The Middle Ages

When kids visit, frame questions with care

November 18, 2007|By SUSAN REIMER

The holidays are upon us and, if we are lucky, our grown-up kids will make it home from college or careers and spend some time with us, the parents who still think if them as children.

Debra Fine, author of a new book on small talk, is certain that when hers come home to Colorado, the best conversations will be the ones in the car, on the way from the airport.

"It's just like when they were little," said the author of The Fine Art of Small Talk. "Captive audience, but no eye contact."

Fine created a funny list of holiday conversational land mines, such as "Are you two ever going to get married?" or "When are you two going to make me a grandmother."

But the truth is, we parents are nervous about what is safe to say to our grown children. We want more information than they will ever give us, and we don't want to shut off the spigot by saying something stupid. And goodness knows we usually do.

"What happens is, we don't take time to prepare, and we don't invest in good conversation," said Fine. "We throw something out, like `How's work?' or `How's school?' We get one-word answers and the conversation is over. We are lazy, especially with family."

The questions we ask can be unintentionally hurtful, too: "Did you get into a college yet?", "Are you still dating Jennifer?", "Did you find a job yet?"

The answers to such questions can be painful. Instead, Fine suggests, take the time to frame a question that allows a young person to share the information he or she wants to share.

"So, what's been going on since the last time I saw you?"

"What kind of impact do these crazy holidays have on you at work?"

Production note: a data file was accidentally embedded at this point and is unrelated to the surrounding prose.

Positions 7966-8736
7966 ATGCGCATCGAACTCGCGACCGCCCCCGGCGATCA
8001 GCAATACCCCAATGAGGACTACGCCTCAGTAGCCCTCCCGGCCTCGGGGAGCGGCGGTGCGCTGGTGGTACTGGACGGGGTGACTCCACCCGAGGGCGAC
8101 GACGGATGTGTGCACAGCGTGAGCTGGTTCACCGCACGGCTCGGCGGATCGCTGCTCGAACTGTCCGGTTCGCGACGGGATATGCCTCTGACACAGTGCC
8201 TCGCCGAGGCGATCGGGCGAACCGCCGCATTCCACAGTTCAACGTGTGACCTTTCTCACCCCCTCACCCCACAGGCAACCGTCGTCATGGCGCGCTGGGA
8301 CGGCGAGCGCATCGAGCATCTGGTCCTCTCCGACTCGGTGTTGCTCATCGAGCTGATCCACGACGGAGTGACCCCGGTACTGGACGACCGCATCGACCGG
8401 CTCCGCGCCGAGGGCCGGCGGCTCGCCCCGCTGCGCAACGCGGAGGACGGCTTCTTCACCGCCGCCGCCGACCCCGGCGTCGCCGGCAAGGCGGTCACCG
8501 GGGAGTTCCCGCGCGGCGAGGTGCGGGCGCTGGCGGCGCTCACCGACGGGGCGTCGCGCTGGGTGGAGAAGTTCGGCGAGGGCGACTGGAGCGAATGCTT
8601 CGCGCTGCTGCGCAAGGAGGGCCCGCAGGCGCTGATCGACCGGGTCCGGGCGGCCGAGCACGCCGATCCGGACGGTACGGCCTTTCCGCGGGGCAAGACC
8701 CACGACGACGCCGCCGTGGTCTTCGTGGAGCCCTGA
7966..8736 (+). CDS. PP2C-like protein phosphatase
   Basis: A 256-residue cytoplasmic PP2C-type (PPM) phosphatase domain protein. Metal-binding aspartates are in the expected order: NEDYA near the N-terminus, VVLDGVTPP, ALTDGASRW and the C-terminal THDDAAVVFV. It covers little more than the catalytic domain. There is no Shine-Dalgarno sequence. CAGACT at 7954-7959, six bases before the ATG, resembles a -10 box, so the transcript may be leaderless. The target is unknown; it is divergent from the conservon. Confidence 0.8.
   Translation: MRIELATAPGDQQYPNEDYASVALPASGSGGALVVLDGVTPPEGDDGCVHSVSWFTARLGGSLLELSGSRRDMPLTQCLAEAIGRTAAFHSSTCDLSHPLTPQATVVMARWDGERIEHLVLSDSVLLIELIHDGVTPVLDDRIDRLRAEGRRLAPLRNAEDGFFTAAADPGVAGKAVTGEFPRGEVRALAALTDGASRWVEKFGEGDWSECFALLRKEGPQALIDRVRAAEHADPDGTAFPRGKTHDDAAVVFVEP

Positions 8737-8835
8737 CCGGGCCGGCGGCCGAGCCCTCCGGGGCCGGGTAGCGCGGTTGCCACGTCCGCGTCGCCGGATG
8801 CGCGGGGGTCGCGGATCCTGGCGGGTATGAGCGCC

"Are you doing anything fun this Christmas break?" (Instead of, "Are you going to earn some money this Christmas break?")

The advice Fine gives in her book especially targets those of us whose conversational skills in the business world could use some polishing.

But no matter what kind of an impression we want to make at a conference or at a business social gathering, face it: we care more about our relationships with our children. Avoid being a proselytizer, Fine says, or an adviser.

Religion and politics are not dangerous topics if you take the time to ask what someone else thinks, instead of spouting your point of view.

And if your children are candid enough to tell you of troubles at work or in a relationship, don't jump in to fix it.

"It is possible they just want someone to listen," said Fine. "You can still say something like, `If there is a way I can help, let me know.'"

Whatever you do, don't act like some kind of FBI agent. Relax. Listen, don't lecture, don't interrogate.

Thanksgiving is coming. Both of my children will be home.

Wish me luck.

susan.reimer@baltsun.com

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